John William Godward
Godward was a Victorian Neo-classicist, and therefore a follower in theory of Frederic Leighton. However, he is more closely allied stylistically to Sir Lawrence Alma-Tadema, with whom he shared a penchant for the rendering of Classical architecture, in particular, static landscape features constructed from marble.
The vast majority of Godward's extant images feature women in Classical dress, posed against these landscape features, though there are some semi-nude and fully nude figures included in his oeuvre (a notable example being In The Tepidarium (1913), a title shared with a controversial Alma-Tadema painting of the same subject that resides in the Lady Lever Art Gallery). The titles reflect Godward's source of inspiration: Classical civilisation, most notably that of Ancient Rome (again a subject binding Godward closely to Alma-Tadema artistically), though Ancient Greece sometimes features, thus providing artistic ties, albeit of a more limited extent, with Leighton.
Given that Classical scholarship was more widespread among the potential audience for his paintings during his lifetime than in the present day, meticulous research of detail was important in order to attain a standing as an artist in this genre. Alma-Tadema was, as well as a painter, an archaeologist who attended historical sites and collected artefacts that were later used in his paintings: Godward, too, studied such details as architecture and dress, in order to ensure that his works bore the stamp of authenticity. In addition, Godward painstakingly and meticulously rendered those other important features in his paintings, animal skins (the paintings Noon Day Rest (1910) and A Cool Retreat (1910) contain superb examples of such rendition) and wild flowers (Nerissa (1906), illustrated above, and Summer Flowers (1903) are again excellent examples of this).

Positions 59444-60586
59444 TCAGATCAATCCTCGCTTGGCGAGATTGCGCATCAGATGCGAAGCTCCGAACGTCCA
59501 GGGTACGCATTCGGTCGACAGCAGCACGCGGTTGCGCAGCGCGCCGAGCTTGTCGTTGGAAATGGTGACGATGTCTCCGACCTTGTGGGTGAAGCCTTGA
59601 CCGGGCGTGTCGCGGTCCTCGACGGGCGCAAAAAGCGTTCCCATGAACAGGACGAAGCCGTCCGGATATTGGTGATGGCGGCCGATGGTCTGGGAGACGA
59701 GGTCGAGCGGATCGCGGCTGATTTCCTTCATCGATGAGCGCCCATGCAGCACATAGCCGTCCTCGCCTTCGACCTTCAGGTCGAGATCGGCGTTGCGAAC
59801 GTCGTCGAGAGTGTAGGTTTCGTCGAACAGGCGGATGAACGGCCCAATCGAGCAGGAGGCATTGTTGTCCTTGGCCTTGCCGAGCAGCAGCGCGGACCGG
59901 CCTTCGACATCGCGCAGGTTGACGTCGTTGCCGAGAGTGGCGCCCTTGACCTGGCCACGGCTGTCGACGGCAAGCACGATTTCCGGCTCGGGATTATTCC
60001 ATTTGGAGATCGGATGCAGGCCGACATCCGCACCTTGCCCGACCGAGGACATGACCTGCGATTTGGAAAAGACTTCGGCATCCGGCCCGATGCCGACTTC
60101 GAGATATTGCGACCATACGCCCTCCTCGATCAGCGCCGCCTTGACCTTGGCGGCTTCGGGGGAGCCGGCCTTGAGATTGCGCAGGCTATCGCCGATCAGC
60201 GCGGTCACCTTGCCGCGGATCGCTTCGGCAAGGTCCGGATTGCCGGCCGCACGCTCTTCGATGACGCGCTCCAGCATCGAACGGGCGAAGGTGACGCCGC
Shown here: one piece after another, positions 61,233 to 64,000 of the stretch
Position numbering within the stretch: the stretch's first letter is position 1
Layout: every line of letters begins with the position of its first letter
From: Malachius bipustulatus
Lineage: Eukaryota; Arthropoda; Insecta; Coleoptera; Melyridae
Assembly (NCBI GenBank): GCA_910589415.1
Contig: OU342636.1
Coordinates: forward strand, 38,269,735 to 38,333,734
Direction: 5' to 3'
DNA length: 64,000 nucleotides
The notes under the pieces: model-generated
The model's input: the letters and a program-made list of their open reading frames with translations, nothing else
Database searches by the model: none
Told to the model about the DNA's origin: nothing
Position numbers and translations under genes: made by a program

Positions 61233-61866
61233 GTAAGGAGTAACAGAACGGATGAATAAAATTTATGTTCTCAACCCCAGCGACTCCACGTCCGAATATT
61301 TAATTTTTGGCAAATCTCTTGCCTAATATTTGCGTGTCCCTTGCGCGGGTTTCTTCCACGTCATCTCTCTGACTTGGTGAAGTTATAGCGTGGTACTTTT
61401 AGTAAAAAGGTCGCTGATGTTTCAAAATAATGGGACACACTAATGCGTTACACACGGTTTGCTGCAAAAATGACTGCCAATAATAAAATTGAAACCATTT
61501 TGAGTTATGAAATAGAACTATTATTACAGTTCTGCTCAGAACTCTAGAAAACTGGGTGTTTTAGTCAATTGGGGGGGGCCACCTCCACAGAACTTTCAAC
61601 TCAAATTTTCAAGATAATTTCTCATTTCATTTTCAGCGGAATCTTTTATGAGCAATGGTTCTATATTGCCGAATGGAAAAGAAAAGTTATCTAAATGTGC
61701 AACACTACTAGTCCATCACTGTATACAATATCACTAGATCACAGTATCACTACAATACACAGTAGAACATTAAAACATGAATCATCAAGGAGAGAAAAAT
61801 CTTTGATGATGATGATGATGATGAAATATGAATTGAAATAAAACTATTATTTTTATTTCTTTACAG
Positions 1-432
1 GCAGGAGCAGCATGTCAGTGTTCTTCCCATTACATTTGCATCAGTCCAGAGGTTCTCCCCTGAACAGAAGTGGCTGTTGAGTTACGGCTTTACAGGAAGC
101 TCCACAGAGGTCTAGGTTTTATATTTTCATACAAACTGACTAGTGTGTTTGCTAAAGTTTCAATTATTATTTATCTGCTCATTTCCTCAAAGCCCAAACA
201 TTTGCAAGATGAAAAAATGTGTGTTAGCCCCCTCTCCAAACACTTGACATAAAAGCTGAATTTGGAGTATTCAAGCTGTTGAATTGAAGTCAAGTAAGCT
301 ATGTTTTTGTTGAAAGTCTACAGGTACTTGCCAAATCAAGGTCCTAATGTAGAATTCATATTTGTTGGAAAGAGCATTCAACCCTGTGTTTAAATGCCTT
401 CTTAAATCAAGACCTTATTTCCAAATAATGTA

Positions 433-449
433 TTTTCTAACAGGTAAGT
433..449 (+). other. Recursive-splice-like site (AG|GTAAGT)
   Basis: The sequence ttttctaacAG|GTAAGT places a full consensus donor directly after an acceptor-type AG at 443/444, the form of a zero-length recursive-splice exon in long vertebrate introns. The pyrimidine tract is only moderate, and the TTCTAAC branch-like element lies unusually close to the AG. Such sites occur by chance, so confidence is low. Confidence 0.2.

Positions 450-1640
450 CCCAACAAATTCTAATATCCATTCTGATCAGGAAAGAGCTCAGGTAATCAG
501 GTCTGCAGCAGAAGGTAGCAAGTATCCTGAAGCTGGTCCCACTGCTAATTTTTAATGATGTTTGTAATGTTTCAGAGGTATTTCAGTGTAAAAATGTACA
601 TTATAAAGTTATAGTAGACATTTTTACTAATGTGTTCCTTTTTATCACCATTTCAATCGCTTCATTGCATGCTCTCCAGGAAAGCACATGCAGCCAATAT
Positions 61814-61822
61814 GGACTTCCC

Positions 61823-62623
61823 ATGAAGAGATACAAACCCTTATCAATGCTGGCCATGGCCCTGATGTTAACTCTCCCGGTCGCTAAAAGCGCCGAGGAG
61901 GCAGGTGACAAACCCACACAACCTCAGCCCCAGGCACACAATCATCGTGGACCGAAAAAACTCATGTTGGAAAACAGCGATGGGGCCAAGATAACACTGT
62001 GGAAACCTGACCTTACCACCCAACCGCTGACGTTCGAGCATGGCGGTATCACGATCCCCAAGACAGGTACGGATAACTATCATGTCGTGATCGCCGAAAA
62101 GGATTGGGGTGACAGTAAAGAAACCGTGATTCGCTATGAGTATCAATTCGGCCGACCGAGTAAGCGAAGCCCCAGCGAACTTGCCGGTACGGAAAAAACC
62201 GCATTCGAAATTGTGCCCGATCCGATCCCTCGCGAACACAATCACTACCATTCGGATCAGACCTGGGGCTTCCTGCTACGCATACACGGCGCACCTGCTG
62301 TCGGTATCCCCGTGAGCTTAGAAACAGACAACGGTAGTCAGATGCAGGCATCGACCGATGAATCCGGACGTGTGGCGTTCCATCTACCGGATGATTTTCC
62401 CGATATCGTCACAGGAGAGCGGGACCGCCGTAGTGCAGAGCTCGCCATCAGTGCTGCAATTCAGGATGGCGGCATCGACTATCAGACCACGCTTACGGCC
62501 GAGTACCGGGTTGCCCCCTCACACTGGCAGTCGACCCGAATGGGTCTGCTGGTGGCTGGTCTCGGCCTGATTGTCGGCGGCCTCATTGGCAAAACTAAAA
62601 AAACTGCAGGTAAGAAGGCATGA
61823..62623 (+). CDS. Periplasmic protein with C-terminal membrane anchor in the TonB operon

The appearance of beautiful women in studied poses in so many of Godward's canvases causes many newcomers to his works to categorise him mistakenly as being Pre-Raphaelite, particularly as his palette is often a vibrantly colourful one. However, the choice of subject matter (ancient civilisation versus, for example, Arthurian legend) is more properly that of the Victorian Neoclassicist: however, it is appropriate to comment that in common with numerous painters contemporary with him, Godward was a 'High Victorian Dreamer', producing beautiful images of a world which, it must be said, was idealised and romanticised, and which in the case of both Godward and Alma-Tadema came to be criticised as a world-view of 'Victorians in togas'. Related Paintings of John William Godward :. | Flabellifera | La Pensierosa | Idle Thoughts | Absence Makes the Heart Grow Fonder | The Peacock Fan |
Related Artists:Louis XIV sTobias Verhaeght
was a painter and draughtsman active in Antwerp, Florence and Rome. Primarily a landscape painter, his style is indebted to mannerist world landscapes of artists like Joachim Patinir with high viewpoints, fantastic distant perspectives and three-colour scheme. Before Verhaecht entered Antwerp's guild of St. Luke in 1590?C91, he had already spent time in Italy, first in Florence, and then as a fresco painter in Rome. Peter Paul Rubens, who was a relative by marriage, studied with him around 1592, and another student was his own son, Willem van Haecht. Kuzma Sergeevich Petrov-Vodkin
(1878, Khvalynsk, now Saratov OblasteFebruary 15, 1939, Leningrad) was an important Russian and Soviet painter and writer.
Kuzma Petrov-Vodkin was born in Khvalynsk (Saratov Oblast) into the family of a local shoemaker. His first exposure to art was in his early childhood, when he took some lessons from a couple of icon painters and a signmaker. Still, Petrov-Vodkin didn't quite see himself in art at that time; after graduating from middle school, he took a summer job at a small shipyard with plans to get into railroad college in Samara. After failing his exam, he turned to "Art Classes of Fedor Burov" in 1893.
In April 1895, Burov died and for some time Petrov-Vodkin took different painting jobs in the vicinity of Saratov. By chance, his mother's employer invited a well-known architect, R. Meltzer. Petrov-Vodkin was introduced to the guest and impressed him enough to get an invitation to study art at Saint Petersburg. The education was financed by a charitable subscription among local merchants. He also met at this time Borisov-Musatov, an important painter resident in Saratov, who encouraged Petrov-Vodkin to continue his studies.
Petrov-Vodkin stayed in Saint Petersburg from 1895 to 1897 studying at the Baron Stieglits School, before moving to the Moscow School of Painting, Sculpture and Architecture. There Petrov-Vodkin was a student of Valentin Serov, Isaak Levitan and especially Konstantin Korovin. In 1901 he travelled to Munich to take classes with Anton Ažbe.
He graduated in 1904.